Friday, May 3, 2013

island diary, revisited: for every current

(this is from a previous island diary, revisited)

for every current 
Tuesday, 22nd April 2008

the full moon was up in the sky last night, shining between palm trees, luminous and grand. next to it, stars. and bats that hunt, so skillfull in their flight. it seems the weather has stabilized now, the rain clouds left, the wind first strong, then calming down.

the temperatures are rising. and i just looked through all the photos i have taken so far - from the bay here, and from the drives. the one above is from Cap Formentor.

the days have a different rhythm now, and are coming with little encounters. yesterday, i spent the day reading, lazing at the beach, musing – feeling the day is like a gift. it's so good to have this time off, this island time. even though a part of me longs for home, for the flowers, for writing. but then, i know that at home, a part of me will long for here. and it's nice to feel this, this longing for home, and longing for other skies. it's the sum of those two feelings that make every place more precious. imagine to not long for home.

later, back from the beach, i read, and came across this line that seemed to wrap this feeling up:

„For every current, there's a counter-current“

that's a line from the gulf stream book (by E. Ornesso), and i felt, it's true for all life. also it made me think that some days have this flow, and some day not so much – even if you try.

and now, Tuesday. it's sunny outside. i just went for a little morning walk, past the pond with the ducks, and the orange flowers. now it's yoga time. then buffet breakfast.. and later, reading – another title from the hotel book shelf, this shelf that comes with a lot of expectable romance and crime, but in between, holds some real stunning surprises. like the penguin classic edition of D.H.Lawrence's „Lady Chatterly's Lover“. with a foreword by Doris Lessing (that's what made me pick it, as i found a Doris Lessing in the last hotel's book shelf - Crete was that, half a year ago. And the book: „The good terrorist“...)

but back to the now… here are the opening lines of Lawrence, which made me feel like they also could have been written for all the tragedies of our world in these days :

„Ours is essentially a tragic age, so we refuse to take it tragically. The catalysm has happened, we are among the ruins, we start to build up new little habitats, to have new little hopes. It is rather hard work: there is now no smooth road into the future: but we go round, or scramble over the obstacles. We've got to live, no matter how many skies have fallen.“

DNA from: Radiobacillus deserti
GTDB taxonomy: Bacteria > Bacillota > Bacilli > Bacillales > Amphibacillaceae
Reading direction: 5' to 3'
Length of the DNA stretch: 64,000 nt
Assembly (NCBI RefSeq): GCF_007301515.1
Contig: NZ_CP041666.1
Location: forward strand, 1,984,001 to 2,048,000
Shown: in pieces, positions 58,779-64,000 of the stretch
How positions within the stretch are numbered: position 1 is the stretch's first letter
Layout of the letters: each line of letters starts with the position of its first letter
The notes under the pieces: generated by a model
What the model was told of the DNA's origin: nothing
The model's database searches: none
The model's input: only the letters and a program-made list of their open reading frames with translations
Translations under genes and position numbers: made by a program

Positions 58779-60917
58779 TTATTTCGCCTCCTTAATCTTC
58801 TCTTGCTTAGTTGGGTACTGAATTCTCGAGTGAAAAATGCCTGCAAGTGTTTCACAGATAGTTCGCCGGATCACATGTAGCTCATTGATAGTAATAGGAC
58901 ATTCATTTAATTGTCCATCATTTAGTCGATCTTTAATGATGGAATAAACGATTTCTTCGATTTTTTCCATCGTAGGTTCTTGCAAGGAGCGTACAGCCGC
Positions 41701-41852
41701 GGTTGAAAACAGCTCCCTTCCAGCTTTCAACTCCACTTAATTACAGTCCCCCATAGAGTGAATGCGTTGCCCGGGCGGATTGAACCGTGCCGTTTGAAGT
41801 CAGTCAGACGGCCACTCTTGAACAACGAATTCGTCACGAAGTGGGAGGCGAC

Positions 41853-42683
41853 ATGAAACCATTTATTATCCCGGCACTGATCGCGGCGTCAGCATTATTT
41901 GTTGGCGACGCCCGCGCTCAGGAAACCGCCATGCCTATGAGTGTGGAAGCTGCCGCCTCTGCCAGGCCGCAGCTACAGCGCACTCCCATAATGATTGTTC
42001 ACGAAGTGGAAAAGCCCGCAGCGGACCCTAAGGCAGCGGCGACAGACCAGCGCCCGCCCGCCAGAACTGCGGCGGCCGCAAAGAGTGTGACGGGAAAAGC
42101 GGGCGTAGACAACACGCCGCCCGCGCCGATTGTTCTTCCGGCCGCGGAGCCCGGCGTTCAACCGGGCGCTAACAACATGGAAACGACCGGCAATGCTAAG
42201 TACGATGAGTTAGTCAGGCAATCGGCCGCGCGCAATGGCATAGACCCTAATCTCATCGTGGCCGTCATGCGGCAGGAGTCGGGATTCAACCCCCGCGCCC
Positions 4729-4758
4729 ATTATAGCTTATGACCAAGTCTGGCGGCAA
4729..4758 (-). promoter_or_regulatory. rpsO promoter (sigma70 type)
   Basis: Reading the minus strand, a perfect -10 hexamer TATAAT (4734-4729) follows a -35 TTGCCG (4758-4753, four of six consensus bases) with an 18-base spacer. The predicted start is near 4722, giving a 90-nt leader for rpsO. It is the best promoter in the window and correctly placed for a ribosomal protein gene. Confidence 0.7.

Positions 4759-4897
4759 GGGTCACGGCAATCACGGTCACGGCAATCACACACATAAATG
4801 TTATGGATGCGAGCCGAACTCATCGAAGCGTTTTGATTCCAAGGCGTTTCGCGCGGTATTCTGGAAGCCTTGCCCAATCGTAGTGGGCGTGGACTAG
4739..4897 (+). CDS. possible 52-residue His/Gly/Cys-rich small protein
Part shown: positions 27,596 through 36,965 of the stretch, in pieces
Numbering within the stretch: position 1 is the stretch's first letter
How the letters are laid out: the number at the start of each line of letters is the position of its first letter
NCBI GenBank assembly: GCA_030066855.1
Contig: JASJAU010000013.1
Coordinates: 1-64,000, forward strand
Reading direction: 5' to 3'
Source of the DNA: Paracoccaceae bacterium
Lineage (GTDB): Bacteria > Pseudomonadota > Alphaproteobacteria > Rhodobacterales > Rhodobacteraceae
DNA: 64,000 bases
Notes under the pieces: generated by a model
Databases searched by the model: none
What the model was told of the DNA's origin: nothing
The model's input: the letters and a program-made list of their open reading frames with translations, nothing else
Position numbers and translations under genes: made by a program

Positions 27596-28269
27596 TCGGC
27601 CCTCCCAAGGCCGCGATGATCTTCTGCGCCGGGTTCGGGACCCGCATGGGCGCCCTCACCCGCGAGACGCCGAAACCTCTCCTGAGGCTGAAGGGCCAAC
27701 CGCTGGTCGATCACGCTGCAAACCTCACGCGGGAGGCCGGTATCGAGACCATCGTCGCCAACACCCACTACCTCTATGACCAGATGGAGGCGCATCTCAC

the book is a surprise read, taking one back in this time that seems so far away now – Lawrence wrote the book 10 years after the first world war. the introduction of Doris Lessing is precious, providing a good way into the understanding of the setting and the narrative, and of Lawrence as an author. this is what she says:

„Lady Chatterly's Lover is a hymn to the flesh, to love. Yet reading this novel many years later, the great sex scenes have lost their power. We have had a sexual revolution. Some of the lyrical passages still thrill young women. In parts of the world where women are not free, may be stoned to death or publicly hanged for adultery (Iran 2004), this novel is being read as Lawrence wanted it read: as a manifesto for sex, for love. We have all experienced reading a book and then on re-reading perhaps years later, finding something completely different: Now I think this is one of the most powerful anti-war novels ever written. How was it I had not seen that, when I first read it?
„And dimly she realised one of the great laws of the human soul: that when the emotional soul receives a wounding shock, which does not kill the body, the soul seems to recover as the body recovers. But this is only appearance. It is, really, only the mechanism of re-assumed habit. Slowly, slowly, the wound to the soul begins to make iself felt. And when we think we have recovered and forgotten, it is then that the terrible aftereffects have to encountered at their worst.“

How could I have missed that? But I hadn't. I remember reading it and thinking – Yes, that's my father (and it was my mother, too, but I was years off seing that.) And now we are beginning to recognize how many men and women survive wars apparently intact, but inside they are bruised and may never recover. Millions of them, everywhere.“

 which made me think of the present. of the political turmoil that is dominating the Middle East, with people who are stuck, or are fleeing, with no ocean bay to go to, to linger for a while.

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